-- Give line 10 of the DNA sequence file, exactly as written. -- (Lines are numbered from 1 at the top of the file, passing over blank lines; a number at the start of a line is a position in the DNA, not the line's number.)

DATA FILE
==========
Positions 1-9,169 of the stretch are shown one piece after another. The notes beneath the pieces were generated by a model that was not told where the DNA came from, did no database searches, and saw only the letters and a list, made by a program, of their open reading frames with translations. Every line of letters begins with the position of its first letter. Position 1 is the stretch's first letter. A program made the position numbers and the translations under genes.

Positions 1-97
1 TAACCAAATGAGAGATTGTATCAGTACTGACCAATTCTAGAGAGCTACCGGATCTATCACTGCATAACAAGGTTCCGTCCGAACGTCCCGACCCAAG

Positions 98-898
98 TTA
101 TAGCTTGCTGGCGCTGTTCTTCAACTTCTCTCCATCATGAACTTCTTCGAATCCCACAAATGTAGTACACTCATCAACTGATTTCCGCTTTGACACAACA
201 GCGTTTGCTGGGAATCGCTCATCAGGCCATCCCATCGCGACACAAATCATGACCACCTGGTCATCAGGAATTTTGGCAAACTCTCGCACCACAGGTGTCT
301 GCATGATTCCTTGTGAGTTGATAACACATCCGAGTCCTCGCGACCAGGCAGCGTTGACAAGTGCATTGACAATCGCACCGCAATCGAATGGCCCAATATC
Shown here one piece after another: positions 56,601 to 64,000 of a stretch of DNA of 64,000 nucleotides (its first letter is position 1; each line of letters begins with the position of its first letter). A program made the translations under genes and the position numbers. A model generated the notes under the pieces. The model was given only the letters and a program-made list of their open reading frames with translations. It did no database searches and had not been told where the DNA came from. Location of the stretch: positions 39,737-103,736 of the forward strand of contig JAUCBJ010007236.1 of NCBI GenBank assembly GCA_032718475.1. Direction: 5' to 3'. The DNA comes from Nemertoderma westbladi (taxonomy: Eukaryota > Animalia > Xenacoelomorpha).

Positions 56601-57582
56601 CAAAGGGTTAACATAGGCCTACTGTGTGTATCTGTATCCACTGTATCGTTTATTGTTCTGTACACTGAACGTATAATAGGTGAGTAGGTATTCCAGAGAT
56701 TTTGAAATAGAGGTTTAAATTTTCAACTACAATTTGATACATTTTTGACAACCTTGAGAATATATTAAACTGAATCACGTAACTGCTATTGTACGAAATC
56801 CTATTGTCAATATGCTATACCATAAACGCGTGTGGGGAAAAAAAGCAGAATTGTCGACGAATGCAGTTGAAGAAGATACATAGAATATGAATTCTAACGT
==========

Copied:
Positions 56601-57582